Government Support

The National Disability Support Scheme (NDIS) is an Australian government-funded program that provides financial assistance to families living with disabilities throughout Australia. To be eligible to participate, a person must meet the NDIS's age, residency, and disability requirements.

Better Start is another government-funded program that assists in the development of children with Down Syndrome but is slowly being phased out and replaced by NDIS.

The Australian Government also provides a Disability Support Pension as an income replacement separate from NDIS funding.

For more information, please visit Service Australia.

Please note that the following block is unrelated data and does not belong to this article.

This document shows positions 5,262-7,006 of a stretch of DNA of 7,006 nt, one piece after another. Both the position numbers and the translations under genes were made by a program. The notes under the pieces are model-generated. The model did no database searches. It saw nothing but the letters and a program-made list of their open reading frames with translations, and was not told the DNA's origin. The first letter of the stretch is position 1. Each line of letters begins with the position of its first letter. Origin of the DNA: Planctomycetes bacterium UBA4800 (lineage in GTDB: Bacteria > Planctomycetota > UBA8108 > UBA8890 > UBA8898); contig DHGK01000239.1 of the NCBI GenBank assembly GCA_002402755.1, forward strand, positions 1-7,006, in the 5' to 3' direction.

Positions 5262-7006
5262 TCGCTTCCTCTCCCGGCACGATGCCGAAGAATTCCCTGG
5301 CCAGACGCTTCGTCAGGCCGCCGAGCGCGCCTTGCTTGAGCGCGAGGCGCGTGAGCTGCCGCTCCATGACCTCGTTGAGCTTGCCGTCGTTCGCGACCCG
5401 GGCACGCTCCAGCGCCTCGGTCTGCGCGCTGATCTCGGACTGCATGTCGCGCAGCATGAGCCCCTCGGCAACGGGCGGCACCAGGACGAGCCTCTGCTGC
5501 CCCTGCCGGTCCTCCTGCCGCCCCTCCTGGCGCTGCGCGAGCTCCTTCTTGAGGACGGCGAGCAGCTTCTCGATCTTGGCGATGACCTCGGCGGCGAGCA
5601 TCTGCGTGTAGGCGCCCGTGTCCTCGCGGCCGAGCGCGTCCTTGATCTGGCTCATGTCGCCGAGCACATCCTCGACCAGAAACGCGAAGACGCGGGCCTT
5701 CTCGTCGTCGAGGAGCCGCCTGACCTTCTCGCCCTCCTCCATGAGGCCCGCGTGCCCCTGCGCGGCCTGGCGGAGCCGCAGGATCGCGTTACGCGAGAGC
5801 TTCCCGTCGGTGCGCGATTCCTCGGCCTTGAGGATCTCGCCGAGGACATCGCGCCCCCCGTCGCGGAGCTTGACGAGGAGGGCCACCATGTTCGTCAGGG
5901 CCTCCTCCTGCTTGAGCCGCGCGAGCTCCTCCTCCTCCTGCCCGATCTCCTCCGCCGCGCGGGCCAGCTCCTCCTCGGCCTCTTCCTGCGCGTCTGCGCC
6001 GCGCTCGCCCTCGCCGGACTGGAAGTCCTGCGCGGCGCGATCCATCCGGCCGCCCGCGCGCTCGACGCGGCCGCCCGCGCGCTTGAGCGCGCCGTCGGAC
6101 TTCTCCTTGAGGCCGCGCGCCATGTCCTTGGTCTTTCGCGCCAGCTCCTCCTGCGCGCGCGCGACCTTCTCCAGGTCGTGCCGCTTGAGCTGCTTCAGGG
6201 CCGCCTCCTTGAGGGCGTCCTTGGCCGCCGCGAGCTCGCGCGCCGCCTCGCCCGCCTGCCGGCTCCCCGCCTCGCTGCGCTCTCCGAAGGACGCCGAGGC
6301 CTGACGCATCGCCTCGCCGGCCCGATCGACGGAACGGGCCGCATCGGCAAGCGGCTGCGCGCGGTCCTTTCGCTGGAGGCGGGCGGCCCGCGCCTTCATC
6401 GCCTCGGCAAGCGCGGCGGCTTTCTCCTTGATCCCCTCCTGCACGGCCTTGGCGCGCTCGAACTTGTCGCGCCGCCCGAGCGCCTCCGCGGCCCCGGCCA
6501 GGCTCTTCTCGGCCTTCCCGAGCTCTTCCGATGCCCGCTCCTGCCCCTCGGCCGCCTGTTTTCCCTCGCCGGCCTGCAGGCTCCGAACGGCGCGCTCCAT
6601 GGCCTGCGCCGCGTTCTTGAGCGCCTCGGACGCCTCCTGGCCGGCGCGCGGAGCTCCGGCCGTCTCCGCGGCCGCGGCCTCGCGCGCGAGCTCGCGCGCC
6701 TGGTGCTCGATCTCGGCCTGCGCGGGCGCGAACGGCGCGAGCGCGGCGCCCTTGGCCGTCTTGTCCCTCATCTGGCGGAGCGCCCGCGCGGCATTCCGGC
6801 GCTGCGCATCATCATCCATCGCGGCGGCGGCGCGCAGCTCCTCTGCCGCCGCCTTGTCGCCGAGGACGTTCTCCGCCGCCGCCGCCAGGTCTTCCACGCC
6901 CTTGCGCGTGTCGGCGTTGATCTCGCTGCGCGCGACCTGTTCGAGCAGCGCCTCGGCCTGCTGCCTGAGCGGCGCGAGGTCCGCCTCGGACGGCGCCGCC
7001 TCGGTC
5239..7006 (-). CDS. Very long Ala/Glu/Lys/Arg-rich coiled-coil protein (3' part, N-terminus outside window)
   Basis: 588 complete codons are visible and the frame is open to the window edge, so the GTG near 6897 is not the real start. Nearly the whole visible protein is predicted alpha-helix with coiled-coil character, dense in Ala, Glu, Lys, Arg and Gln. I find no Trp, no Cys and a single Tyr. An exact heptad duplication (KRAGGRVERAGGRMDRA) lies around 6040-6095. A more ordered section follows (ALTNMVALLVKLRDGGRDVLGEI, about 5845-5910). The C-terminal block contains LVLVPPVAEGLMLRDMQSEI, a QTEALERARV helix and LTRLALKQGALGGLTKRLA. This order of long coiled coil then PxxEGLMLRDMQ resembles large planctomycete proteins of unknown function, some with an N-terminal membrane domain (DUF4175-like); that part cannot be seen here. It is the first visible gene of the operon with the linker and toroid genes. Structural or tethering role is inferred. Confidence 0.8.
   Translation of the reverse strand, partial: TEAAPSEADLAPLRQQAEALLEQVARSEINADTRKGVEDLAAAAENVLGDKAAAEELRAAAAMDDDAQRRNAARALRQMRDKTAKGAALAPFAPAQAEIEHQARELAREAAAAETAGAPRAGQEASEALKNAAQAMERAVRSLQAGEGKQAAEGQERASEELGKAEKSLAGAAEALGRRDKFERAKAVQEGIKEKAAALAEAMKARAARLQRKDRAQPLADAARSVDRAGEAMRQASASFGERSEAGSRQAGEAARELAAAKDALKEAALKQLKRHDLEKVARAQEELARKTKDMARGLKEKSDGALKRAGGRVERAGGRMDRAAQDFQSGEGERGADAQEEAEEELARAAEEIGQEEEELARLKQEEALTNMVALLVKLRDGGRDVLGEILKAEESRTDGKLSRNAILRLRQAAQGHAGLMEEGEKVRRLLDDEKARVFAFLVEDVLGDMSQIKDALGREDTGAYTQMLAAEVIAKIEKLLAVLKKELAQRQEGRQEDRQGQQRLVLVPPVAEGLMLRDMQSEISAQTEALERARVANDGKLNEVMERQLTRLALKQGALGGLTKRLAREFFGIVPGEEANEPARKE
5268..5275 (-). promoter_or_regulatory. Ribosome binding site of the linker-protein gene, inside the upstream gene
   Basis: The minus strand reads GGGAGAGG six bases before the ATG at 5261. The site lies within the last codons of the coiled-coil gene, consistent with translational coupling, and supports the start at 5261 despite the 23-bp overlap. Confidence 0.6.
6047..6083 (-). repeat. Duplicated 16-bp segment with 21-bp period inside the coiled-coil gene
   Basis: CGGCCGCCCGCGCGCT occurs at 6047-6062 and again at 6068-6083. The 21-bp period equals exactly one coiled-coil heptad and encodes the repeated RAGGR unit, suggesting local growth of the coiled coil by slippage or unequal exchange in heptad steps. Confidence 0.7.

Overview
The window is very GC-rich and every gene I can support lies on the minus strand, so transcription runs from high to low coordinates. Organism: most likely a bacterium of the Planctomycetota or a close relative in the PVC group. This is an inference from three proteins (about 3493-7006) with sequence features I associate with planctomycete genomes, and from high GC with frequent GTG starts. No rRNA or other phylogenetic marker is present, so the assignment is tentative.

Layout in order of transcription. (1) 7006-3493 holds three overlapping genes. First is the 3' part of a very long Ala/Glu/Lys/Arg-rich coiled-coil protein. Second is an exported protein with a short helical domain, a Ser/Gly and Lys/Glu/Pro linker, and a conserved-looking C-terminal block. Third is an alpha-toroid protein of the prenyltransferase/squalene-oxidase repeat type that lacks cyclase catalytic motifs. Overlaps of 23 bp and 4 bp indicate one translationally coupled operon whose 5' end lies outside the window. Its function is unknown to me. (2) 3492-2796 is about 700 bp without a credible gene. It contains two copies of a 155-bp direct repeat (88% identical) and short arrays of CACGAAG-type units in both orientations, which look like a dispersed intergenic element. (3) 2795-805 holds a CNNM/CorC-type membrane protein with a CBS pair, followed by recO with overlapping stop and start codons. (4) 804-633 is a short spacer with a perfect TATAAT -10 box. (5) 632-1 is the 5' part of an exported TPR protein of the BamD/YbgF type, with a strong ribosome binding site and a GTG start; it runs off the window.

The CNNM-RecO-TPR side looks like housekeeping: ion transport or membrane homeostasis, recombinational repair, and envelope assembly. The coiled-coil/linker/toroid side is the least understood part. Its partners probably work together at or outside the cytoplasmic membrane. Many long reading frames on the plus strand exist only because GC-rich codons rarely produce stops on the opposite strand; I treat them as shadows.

How JettProof can help? 

JettProof for Down Syndrome

JettProof Calming Sensory Clothing is used by children and adults living with Down Syndrome throughout Australia and the world. JettProof undergarments help them regulate their bodies, allowing them to stay calm and focused. 

JettProof clothing is expertly designed to be comfortable to wear in all conditions, all day, every day. It has no internal tags or seams for those with tactile sensitivities. JettProof continues to help families living with disabilities and receives regular positive feedback and testimonials.

JettProof is an NDIS registered provider. Please click here for more details on how to use your funding.